Maybe the first day of practice isn’t the time to make sweeping statements about a football team, but here’s one anyway: Ohio State’s offense won’t be held back by coaching this year.
New offensive coordinator Kevin Wilson said everything Buckeye fans should want to hear about fixing the scoring unit after day one of preseason practice.
While quickening the pace at which the Buckeyes play was a big talking point, the more important aspects of his taking over as offensive coordinator after the failures of the last two years were more subtle.
Simply put, Wilson arrived in Columbus needing to convince Urban Meyer not to worry about what he’s doing on a daily basis.
Earning the famously demanding head coach’s trust is important not just for piece of mind, though. It should allow both of them to do their jobs better.
That was a formula for success that was lacking the last two years after Tom Herman left to become head coach at Houston.
If Ohio State looked disjointed the last two seasons with Ed Warinner and Tim Beck sharing coordinator duties, there’s probably good reason for it. They were trying to run “the Ohio State offense,” as Meyer calls it, more to Meyer’s liking than their own.
They are gone, replaced by a man who not only has a long history of successfully running a versatile modern spread offense as a coordinator at a Power 5 program (Oklahoma) but also six years as a head coach on his resume.
That is something even Herman lacked when he arrived in Columbus, and it could give Wilson a head start in earning full driving privileges from Meyer.
Everyone remembers the way the Herman era ended — with a remade offense flourishing behind underdog quarterback Cardale Jones and previously lesser-known running back Ezekiel Elliott on the way to the 2014 national championship game — but there were growing pains for him, too.
Ohio State fans hated Herman before they loved him, and that is probably something that would not come as news to Wilson.
“Right now you’re very loved because you’ve yet to call a play that really counts, so we’re whatever days we are from being the most-hated guy around because it comes with the territory.”
Beyond this admittedly ephemeral point about gaining trust, there was something more tangible.
That was also a major issue during the past two seasons, not just for those two but for many of the Buckeyes — including a surprisingly large number of receivers earning a paycheck in the NFL right now.
Think about how many stories have been written about the OSU receivers’ struggles, look at how many were drafted the past two seasons and tell me if those two things jibe.
Talent hasn’t been an issue. It’s been plan and execution, the former often making the latter more difficult.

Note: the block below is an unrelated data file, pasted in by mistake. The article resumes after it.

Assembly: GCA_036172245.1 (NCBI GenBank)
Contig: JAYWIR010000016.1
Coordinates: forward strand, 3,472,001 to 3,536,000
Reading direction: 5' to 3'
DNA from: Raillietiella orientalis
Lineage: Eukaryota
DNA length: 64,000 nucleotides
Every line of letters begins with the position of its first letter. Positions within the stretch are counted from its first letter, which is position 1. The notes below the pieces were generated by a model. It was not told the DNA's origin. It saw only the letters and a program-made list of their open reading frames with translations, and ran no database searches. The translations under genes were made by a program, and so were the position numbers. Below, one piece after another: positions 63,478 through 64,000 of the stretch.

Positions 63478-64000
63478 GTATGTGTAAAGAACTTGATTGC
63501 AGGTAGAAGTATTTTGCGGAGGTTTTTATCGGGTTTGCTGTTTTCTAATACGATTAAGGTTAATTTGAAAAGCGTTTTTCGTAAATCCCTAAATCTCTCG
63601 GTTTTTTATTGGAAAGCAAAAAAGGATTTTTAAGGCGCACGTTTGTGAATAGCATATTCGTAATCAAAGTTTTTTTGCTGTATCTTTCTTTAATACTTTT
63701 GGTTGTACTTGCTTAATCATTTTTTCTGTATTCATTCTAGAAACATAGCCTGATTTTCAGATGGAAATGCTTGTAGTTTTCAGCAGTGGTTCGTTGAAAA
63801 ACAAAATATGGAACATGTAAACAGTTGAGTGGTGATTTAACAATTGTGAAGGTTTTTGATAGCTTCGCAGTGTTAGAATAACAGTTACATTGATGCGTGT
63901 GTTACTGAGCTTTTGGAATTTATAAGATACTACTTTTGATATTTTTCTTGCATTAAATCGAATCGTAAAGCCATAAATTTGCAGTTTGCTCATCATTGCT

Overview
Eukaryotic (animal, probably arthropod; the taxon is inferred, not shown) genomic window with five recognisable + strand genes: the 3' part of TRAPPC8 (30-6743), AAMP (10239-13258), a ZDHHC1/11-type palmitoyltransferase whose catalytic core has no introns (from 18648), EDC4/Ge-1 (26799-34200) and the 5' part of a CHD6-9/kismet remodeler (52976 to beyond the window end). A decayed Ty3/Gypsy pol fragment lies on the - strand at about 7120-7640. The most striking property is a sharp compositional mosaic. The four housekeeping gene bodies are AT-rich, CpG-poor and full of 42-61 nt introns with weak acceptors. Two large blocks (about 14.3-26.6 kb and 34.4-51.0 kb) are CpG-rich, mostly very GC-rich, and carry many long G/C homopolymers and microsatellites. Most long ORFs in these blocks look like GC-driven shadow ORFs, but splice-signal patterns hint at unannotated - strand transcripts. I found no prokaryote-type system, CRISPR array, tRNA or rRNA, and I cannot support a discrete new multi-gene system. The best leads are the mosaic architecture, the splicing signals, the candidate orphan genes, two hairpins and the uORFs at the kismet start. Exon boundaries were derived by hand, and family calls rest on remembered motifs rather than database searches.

So while there is a lot of work to do between now and the end of the season— let alone the opener against Indiana — one big lesson came from the first day at Ohio State.
The new man in charge of the Buckeye offense removed any doubt he knows what needs to be fixed.
At the risk of sounding too much like a PSA between Saturday morning cartoons, that’s half the battle.
Meanwhile, the Cincinnati Bengals begin practice today.
If they miss the playoffs again, they won’t be able to blame their schedule.
This confirms what I already thought from going through the schedule myself.
There are not many slam dunks on any NFL schedule, but missing as many heavy-hitters as possible can sometimes make all the difference in having a good year...
If you want an example of why there is a perception ESPN has veered too far left of center politically for its own good, Darren Rovell provided an example yesterday.
If you have any sense of news judgement, the bigger story here is that a greater percentage of people in the survey said they watched more NFL football last year than less.
That’s interesting considering the tone of many stories last year about the decline in ratings (which almost entirely corrected itself after the Presidential election was over) was one of gloom and doom for the league, people wondering aloud if the league was just losing popularity after years of hegemony over the sporting landscape.
Instead, Rovell played up the tired Colin Kaepernick storyline that has been getting used and abused for nearly a year now.
Only 12 percent of people said they watched less NFL last year, but the fact 26 percent of them cited Kaepernick got top billing. That edged out people citing “the league's off-the-field image issues with domestic violence or with game delays, including penalties,” which got 24 percent (even though that seems like two different things).
This is all worth noting, but the choice of what to emphasize is telling given how few people it actually represents in total.
Whether the larger lesson is about an agenda at ESPN or the general ability of people there to judge news is up to you...
On the local football scene, we had two developments this week.
Fairfield five-star offensive tackle Jackson Carman narrowed down his list, one that includes both Ohio State and Clemson, while Wayne four-star receiver Blue Smith shared when he plans to announce his decision.
Ohio State is also in the running for Smith, whose options include becoming the next in a long line of Warriors who became Buckeyes or join teammate Alex Reigelsperger at Kentucky...
Finally, if you’re itching for some college basketball news, we’ve got you covered there, too.
David Jablonski is all over the UD beat, where status of injured redshirt freshman Kostas Antetokounmpo is still up in the air but the veterans say the freshmen are looking good early.